The reason I do not want to switch the motor itself is because I do not want to tamper with the manufacturer's circuit and mess something up since I do not have access to the schematic. This is why I put the transistor switch in parallel with the manufacturer's black box and motor. It allows me to switch the motor on and off with minimal amount of tampering with the original circuitry.

Thanks for your suggestion, it is really appreciated.


Unfortunetly it wont get rerouted unless you really bog down the supply,which will just kill the battery
your best bet (without modify wiring) would be to tap into the battery compartment and shut down the entire car with a transistor or mosfet(by interupting the supply not shorting it)
That could be as simple as wiring a transistor collector to the compartment connection, emittor the the battery and just a piece of cardboard or plastic to make sure the battery isn't bypassing the transistor,
then you supply your 5v and it allows the car to run, take it away and it kills the car


Thanks for your response winner.

I already thought of your suggestion. The only reason I am not tapping in to the battery compartment is because after I stop the motor from allowing the car to move forward, I still give the user the ability to reverse backwards. So I need to keep the battery powering the RC car.

My current circuit worked before with just one transistor, but for some reason it stopped working and I couldn't get it working again.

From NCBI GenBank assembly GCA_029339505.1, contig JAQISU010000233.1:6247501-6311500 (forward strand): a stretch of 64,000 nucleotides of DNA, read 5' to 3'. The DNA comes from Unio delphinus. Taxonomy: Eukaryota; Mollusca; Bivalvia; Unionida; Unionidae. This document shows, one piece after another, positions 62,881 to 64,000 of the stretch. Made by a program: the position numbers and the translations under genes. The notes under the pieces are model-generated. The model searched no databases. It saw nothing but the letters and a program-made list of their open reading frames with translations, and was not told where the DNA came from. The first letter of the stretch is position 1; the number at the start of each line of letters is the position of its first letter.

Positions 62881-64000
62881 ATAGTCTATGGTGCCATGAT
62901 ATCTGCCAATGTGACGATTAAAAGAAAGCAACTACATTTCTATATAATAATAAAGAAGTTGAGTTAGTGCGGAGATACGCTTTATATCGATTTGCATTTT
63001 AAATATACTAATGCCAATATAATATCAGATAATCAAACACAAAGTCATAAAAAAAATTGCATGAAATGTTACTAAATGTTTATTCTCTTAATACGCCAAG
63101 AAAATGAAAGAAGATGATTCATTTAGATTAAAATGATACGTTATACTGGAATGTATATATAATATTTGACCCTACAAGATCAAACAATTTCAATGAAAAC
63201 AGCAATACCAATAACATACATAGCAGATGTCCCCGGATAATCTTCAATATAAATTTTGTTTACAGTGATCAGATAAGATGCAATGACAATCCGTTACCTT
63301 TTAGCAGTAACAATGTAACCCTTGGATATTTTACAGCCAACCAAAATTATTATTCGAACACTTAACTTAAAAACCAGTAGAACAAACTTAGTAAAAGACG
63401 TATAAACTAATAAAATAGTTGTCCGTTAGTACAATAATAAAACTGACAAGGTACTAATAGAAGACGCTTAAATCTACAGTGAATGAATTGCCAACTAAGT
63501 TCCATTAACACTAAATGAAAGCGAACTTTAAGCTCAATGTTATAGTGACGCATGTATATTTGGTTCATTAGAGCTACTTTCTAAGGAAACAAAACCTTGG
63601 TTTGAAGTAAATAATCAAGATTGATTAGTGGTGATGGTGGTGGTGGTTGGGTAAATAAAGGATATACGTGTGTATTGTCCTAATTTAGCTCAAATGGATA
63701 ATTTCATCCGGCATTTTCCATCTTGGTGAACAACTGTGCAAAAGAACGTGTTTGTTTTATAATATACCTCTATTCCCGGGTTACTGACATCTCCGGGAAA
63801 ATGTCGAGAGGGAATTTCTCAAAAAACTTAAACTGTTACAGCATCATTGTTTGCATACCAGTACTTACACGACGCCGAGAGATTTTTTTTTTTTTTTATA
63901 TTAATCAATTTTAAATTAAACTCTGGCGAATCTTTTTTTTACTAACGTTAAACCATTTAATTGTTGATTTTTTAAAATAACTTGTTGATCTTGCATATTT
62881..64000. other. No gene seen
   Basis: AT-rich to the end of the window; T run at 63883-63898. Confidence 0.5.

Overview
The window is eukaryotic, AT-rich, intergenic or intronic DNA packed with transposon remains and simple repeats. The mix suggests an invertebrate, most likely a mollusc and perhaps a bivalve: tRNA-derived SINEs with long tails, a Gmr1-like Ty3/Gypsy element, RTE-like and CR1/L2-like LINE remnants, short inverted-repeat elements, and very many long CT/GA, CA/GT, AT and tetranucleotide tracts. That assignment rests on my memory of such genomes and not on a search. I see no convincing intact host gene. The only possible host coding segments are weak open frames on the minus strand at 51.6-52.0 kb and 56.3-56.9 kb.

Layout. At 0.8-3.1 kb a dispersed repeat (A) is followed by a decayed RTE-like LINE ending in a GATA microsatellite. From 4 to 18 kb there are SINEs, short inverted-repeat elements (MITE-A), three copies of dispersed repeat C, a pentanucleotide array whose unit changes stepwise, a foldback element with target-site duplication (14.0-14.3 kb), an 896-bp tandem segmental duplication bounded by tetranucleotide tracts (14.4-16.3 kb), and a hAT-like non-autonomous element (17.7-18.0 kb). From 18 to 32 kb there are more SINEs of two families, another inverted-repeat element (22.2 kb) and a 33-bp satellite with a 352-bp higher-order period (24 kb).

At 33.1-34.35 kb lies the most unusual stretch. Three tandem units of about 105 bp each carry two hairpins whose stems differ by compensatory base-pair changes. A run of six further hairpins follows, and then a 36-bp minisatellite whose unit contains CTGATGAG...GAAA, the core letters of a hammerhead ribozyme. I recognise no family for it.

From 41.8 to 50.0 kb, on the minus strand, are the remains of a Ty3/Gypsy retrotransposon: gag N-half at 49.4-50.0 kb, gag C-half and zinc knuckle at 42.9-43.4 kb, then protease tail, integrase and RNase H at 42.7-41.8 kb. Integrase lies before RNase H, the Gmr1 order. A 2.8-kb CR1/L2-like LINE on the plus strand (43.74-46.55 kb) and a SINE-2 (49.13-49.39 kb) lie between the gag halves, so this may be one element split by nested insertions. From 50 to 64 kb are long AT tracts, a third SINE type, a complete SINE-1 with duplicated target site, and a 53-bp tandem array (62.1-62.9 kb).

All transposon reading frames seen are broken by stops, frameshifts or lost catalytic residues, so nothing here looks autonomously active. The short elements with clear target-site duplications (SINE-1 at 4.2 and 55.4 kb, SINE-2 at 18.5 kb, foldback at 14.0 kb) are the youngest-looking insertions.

Thanks again and I appreciate any more input.


I am not entirely sure what you mean by the current has to be switched by Ib. Can you please elaborate.

I meant the same as winner10920 : You should not shortcut your "black box", but run the motor by current coming from the transistor.
If you just want to inhibit the motor running forward, but not the reverse direction, things are more complicated anyway.
Sure, just adding one wire seems less intrusive than cutting a connection. But I fear, to achieve your goal, you have to modify even more.

Good luck, and have fun ...

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but for some reason it stopped working and I couldn't get it working again If a short cut does not kill your transistor, perhaps a reverse voltage does  :(  ?


I read this tread, and ...shorting the V supply to the Motor is ... NO NO.. Kiss the battery good bye... Man !

If you want to control the motor, you have no choise to remove the motor wires... well just one. If you see the color - RED and BLACK, I will bet a beer bottle that the red is positive and the black is negative. So just disconected the black wire, or cut it , remove the insulator, connected the black wire FROM the motor to your transistor circuit - Collector, the red still connected from board to motor <-- that is your Vcc, the black wire is your connection to the collector / transistor circuit, and you are ready to control the motor.

Now, That I call hacking , Man ! Sorry but you have to "hack" the RC car.


Thanks for the advice everyone.

I will try Techone's suggestion once I get home tonight and let you guys know how it goes. Thanks a lot!


Don't forget to ground your transistor circuit.

I was thinking about it, I don't know about the RC car, but it may have a H bridge circuit to control the motor. In that case, remove both wires ( red & black ) Connect the red to the battery + terminal, the black wire to the collector of your transistor circuit and the gnd to the - terminal. 

If you want to re-connect the wires back, just cut the wires ( red & black ) and removed the insulator. To re-connected, just connect the wires with the insulator remove.

I hope you understand. Sorry for that, but you have to take risks.


Maybe a triac will work to interupt one leg of the motor?  Or a 5v pc relay?